Nevada's first ever early caucuses put the state on the national political map and drew many new participants into the political process...among them passionate supporters of Texas Congressman Ron Paul. They showed up in numbers on caucus day and at the state convention at the Peppermill had the muscle to perhaps elect a majority of delegates to the national. The convention came to a sudden close before that could happen.
Eventually, the frustrated Paul supporters and others who felt party leadership had been high handed held their own convention two months later at the Grand Sierra Resort. There, they contend, they completed the delegate selection process. The state party neither recognized that gathering nor its result and eventually decided to leave delegate selection to the party's executive committee.
At today's hearing, the dissidents failed to halt that selection. Arguments didn't even get to the facts of the case, but stalled on the question of jurisdiction. Did the court have any role to play?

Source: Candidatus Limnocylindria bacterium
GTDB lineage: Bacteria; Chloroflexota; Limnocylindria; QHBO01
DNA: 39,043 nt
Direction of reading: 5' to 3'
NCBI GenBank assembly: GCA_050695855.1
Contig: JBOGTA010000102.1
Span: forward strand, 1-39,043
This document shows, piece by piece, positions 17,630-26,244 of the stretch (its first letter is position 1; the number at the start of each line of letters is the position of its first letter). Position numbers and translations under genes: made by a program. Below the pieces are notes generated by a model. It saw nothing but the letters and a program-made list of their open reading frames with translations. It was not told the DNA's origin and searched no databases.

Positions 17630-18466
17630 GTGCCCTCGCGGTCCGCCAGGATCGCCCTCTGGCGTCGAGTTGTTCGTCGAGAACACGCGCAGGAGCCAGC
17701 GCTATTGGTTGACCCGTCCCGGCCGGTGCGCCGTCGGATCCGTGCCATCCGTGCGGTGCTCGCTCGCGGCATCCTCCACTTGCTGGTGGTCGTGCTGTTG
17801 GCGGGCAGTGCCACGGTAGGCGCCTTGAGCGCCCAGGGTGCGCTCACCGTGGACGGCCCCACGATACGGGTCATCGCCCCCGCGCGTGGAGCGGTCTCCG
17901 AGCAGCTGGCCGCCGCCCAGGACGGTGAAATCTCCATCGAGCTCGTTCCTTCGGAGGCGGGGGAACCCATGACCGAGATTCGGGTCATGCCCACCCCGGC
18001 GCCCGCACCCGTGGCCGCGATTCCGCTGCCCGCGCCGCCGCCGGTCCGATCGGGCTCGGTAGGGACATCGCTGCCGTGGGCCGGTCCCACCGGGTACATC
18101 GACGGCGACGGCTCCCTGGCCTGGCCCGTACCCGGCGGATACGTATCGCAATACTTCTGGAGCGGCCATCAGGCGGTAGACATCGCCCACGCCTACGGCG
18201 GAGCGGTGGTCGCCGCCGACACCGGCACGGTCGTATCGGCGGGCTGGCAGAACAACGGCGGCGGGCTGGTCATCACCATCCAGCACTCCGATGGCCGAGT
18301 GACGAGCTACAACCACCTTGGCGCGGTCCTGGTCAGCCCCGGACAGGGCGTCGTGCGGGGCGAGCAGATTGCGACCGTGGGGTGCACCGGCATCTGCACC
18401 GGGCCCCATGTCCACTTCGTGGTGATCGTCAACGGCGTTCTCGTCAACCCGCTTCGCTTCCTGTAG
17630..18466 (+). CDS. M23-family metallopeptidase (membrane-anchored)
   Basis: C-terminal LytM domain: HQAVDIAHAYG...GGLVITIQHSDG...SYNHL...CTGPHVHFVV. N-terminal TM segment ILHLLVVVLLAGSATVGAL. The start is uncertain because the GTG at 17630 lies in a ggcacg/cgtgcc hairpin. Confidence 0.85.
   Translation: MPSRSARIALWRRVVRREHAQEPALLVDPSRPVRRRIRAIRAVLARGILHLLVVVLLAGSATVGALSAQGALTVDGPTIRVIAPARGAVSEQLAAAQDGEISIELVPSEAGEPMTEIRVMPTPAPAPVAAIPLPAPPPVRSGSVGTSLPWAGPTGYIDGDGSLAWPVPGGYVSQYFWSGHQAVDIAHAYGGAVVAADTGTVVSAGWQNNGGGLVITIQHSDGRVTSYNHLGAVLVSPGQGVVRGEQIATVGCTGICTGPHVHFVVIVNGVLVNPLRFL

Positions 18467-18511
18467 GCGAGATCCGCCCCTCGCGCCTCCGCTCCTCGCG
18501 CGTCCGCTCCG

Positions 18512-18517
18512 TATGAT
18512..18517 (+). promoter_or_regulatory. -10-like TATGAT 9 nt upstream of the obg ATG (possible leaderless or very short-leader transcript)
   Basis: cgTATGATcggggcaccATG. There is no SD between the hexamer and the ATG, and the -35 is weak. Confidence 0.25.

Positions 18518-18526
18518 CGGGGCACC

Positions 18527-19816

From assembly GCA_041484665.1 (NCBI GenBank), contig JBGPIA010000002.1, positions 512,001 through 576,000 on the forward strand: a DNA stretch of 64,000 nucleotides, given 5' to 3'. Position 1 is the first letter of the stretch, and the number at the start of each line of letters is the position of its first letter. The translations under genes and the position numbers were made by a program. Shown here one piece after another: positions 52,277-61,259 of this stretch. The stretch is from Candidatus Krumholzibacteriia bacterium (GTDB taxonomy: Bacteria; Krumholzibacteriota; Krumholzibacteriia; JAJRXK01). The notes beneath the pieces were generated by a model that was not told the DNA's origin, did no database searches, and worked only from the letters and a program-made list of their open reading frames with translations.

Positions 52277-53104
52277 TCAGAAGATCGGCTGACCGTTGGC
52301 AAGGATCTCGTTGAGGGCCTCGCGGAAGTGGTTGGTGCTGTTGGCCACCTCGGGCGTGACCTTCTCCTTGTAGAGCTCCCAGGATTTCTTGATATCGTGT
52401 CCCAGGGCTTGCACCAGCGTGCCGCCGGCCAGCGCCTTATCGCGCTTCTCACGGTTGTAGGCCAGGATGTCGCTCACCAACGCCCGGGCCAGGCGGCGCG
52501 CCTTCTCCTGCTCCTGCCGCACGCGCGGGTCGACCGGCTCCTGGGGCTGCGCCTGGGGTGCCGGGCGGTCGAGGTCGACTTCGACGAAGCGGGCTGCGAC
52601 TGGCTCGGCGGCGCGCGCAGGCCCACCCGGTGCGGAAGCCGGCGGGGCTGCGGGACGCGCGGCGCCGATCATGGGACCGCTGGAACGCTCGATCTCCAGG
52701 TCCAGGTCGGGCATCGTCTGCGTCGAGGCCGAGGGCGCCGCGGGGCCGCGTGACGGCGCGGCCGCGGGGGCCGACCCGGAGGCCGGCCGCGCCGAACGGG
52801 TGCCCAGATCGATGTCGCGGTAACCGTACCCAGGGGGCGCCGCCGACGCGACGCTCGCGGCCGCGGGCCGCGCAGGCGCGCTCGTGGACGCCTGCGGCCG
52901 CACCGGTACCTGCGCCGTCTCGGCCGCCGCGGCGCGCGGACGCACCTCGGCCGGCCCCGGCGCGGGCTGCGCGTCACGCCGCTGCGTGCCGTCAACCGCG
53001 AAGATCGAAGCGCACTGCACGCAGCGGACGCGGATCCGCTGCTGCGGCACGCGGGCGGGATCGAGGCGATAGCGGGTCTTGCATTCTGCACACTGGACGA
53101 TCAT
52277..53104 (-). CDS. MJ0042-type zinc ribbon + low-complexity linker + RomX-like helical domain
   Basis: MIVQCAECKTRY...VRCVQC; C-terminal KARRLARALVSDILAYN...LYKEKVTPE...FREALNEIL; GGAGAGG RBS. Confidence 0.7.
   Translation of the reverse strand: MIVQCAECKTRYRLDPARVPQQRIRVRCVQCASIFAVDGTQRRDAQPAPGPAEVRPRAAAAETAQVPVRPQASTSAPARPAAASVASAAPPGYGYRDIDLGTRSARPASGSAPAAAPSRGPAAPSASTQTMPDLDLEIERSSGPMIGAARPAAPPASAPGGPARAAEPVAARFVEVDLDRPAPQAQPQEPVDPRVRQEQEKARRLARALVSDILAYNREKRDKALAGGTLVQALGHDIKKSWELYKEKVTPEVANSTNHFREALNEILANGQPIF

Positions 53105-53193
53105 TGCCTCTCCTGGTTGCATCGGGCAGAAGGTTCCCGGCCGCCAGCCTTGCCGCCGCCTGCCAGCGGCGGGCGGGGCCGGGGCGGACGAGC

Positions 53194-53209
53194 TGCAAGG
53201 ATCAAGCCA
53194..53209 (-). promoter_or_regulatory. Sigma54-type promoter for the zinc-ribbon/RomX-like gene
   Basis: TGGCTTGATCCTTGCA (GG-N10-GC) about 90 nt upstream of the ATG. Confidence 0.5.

The party's attorney said this was a squabble within the party and there were remedies within party rules available to solve them.
In the end...the Judge agreed.
The decision left the dissident group determined to press on to a waiting battle before the credentials committee at the national convention, but once again angry and disillusioned.
"It's frustrating," said Wayne Terhune. We have a two-party system and apparently they can do what they want and push whoever they want through and the judges won't interfere. It's scary for democracy in this country"
Meanwhile late Friday afternoon, the party's executive committee approved a slate of delegates selected by their nominating committee.
A list was not immediately available, but party Executive Director Zach Moyle said it was a diverse group chosen using a number of criteria. He said support for a particular candidate was not among them.